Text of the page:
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century, old Welsh customs were preserved, and here they are still held in high esteem. While the Saxons passed round their wassail bowl and talked defiantly of the Welsh Britains, these sturdy sons of one soil passed round their hirlas, or drinking horn, and pledged each other in a loving cup. Thus sings the gifted poetess:

"Fill high the blue hirlas, that shines like the wave,
When sunbeams are bright on the spray of the sea,
And bear thou the rich foaming mead to the brave,
The dragons of battle, the sons of the free!
To those from whose spears, in the shock of the fight,
A beam like heaven's lightning flashed over the field;
To those who came rushing, as storms in their might;
Who have shivered the helmet, and cloven the shield;
The sound of whose strife was like ocean afar,
When lances were red from the harvest of war.

"Fill higher the hirlas! forgetting not those

Who shared its bright draughts in the days which are fled;
Though cold on the mountains the valiant repose,

Their lot shall be lovely-renown to the dead!
While harps in the hall of the feast shall be strung,
While regal Exyri with snow shall be crown'd,
So long by the bards shall their battles be sung,

And the heart of the hero shall burn at the sound.
The free winds of Maelor shall swell with their name,
And Owen's rich hirlas be filled to their fame."


"Near to the gates, conferring as they drew,
Argus the dog his ancient master knew;
And, not unconscious of the voice and tread,
Lifts to the sound his ears and rears his head."

BEDDGELERT, or the Grave of Gêlert, is an extensive parish lying partly in Carnarvonshire and partly in Merionethshire. It has a small church formerly belonging to the Augustine Priory. Scarcely any remains of this monastic house are now to be seen. The name of the place is derived from an affecting legend, on which the Hon. W. R. Spencer has composed a touching poem, which may be appropriately introduced here-premising that Llewellyn was a Welsh Prince in the days of King John:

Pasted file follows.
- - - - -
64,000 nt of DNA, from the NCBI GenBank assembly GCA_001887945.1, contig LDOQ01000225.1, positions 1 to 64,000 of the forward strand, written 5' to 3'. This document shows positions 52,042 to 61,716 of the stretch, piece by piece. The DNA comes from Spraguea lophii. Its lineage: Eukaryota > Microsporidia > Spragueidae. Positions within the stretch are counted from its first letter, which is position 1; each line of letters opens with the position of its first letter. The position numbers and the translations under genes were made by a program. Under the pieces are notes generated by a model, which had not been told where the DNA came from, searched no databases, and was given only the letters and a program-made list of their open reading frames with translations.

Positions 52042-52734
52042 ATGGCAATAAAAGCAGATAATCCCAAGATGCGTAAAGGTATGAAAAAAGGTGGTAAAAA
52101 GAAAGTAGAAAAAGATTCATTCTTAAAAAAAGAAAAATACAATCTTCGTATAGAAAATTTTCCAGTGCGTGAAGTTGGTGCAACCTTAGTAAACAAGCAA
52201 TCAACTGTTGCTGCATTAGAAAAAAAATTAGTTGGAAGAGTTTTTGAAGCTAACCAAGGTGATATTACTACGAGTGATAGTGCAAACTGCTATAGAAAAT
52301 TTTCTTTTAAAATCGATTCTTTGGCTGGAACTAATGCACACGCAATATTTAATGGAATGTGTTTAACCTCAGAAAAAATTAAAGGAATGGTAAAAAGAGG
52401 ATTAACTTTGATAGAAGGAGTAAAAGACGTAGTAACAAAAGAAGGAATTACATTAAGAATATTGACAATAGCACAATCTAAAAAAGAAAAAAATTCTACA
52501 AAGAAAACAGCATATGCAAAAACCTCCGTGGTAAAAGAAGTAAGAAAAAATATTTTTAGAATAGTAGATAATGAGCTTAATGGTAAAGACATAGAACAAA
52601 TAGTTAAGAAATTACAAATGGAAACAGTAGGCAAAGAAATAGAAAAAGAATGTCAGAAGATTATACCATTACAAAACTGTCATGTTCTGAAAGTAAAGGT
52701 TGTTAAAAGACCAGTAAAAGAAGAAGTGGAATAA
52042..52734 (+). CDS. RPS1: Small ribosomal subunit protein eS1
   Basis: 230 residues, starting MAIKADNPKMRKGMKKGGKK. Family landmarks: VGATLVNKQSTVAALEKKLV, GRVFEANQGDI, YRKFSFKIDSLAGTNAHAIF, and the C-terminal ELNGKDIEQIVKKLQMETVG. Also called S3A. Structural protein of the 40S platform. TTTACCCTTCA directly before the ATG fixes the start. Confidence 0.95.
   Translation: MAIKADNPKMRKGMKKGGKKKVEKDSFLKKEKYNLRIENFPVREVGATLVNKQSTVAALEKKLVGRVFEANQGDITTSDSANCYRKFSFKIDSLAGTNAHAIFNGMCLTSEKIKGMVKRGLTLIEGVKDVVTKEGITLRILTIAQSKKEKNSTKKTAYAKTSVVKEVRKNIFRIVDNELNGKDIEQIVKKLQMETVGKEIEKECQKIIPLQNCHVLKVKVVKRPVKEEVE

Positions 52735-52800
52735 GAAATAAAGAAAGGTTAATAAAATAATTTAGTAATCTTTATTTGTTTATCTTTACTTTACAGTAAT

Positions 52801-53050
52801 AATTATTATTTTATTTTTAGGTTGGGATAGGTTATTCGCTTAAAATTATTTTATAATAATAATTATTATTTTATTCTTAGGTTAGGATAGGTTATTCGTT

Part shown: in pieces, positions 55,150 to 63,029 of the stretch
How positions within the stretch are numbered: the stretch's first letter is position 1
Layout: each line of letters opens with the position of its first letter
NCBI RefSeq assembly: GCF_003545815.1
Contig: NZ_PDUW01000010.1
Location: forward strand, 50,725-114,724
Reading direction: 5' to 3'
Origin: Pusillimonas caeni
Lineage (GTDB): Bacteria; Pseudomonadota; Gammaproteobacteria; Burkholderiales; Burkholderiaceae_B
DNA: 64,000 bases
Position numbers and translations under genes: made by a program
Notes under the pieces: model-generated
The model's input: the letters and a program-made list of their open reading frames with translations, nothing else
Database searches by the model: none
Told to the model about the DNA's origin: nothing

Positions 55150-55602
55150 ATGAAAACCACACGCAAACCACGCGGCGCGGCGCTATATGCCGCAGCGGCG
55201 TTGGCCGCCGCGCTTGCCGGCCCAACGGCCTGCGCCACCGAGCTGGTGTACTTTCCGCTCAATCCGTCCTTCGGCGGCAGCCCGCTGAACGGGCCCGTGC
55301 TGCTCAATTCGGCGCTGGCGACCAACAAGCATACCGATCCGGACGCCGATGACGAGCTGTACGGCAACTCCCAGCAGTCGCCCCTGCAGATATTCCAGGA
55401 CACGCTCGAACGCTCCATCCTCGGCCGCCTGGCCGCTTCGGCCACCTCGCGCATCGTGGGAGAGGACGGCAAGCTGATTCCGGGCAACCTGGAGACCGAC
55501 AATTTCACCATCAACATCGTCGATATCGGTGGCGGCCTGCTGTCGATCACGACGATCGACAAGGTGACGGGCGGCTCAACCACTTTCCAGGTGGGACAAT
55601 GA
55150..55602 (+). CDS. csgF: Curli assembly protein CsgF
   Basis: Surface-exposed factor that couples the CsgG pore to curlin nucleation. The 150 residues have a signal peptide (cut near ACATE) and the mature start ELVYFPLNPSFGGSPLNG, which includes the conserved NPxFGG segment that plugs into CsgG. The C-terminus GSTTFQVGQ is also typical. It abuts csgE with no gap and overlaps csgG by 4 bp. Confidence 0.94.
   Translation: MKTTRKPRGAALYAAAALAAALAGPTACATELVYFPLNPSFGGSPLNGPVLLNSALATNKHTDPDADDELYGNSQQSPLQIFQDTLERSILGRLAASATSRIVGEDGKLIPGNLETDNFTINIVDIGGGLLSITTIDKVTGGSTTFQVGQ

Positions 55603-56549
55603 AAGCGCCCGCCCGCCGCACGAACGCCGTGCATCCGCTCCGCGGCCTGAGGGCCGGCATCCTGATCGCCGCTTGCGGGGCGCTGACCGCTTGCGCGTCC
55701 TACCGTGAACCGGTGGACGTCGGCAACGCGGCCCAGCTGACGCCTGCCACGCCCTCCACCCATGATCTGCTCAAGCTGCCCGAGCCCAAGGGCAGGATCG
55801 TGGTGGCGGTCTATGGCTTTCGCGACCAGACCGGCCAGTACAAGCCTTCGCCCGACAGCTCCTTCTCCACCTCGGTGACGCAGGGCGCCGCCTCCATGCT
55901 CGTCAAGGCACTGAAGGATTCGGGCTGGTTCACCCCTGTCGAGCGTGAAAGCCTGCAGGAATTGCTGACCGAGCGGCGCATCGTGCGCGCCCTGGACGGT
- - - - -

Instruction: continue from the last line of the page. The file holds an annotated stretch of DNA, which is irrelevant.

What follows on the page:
The spearsman heard the bugle sound,
And cheerly smiled the morn,
And many a brach and many a hound
Obeyed Llewellyn's horn.

And still he blew a louder blast,

And gave a louder cheer, "Come, Gêlert; why art thou the last Llewellyn's horn to hear?

"Oh, where does faithful Gêlert roam ?

The flower of all his race!

So true, so brave; a lamb at home,
A lion in the chace ?"

'Twas only at Llewellyn's board

The faithful Gêlert fed,

He watched, he served, he cheered his lord,
And sentinel'd his bed.

In sooth, he was a peerless hound,

The gift of royal John;

But now no Gêlert could be found,
And all the chace rode on.

And now, as over rocks and dells

The gallant chidings rise,
All Snowdon's craggy chaos yells
With many mingled cries.

That day Llewellyn little loved

The chace of hart or hare;
And scant and small the booty proved,
For Gêlert was not there.

Unpleased, Llewellyn homeward hied:
When near the portal seat,
His truant, Gêlert, he espied,

Bounding his lord to greet.

But when he gained the castle-door,
Aghast the chieftain stood;

The hound was smeared with gouts of gore,
His lips and fangs ran blood.

Llewellyn gazed with wild surprise :
Unused such looks to meet,

His favourite checked his joyful guise
And crouched and licked his feet.

Onward in haste Llewellyn passed,

And on went Gêlert too;
And still where'er his eyes he cast,

Fresh blood-gouts shocked his view.
O'erturned his infant's bed he found,
The blood-stained covert rent;
And all around the walls and ground,
With recent blood besprent.

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Nor scratch had he, nor harm, nor dread,
But the same couch beneath
Lay a great wolf, all torn and dead,
Tremendous still in death.

Ah, what was then Llewellyn's pain!
For now the truth was clear:
The gallant hound the wolf had slain,
To save Llewellyn's heir.

Vain, vain was all Llewellyn's wo:
"Best of thy kind, adieu!
The frantic deed which laid thee low,
This heart shall ever rue."

And now a gallant tomb they raise,
With costly sculpture decked;
And marbles, storied with his praise,
Poor Gêlert's bones protect.

Here never could the spearsman pass,
Or forester, unmoved;

Here oft the tear-besprinkled grass
Llewellyn's sorrow proved.

And here he hung his horn and spear,

And oft, as evening fell,

In fancy's piercing sounds would hear Poor Gêlert's dying yell!

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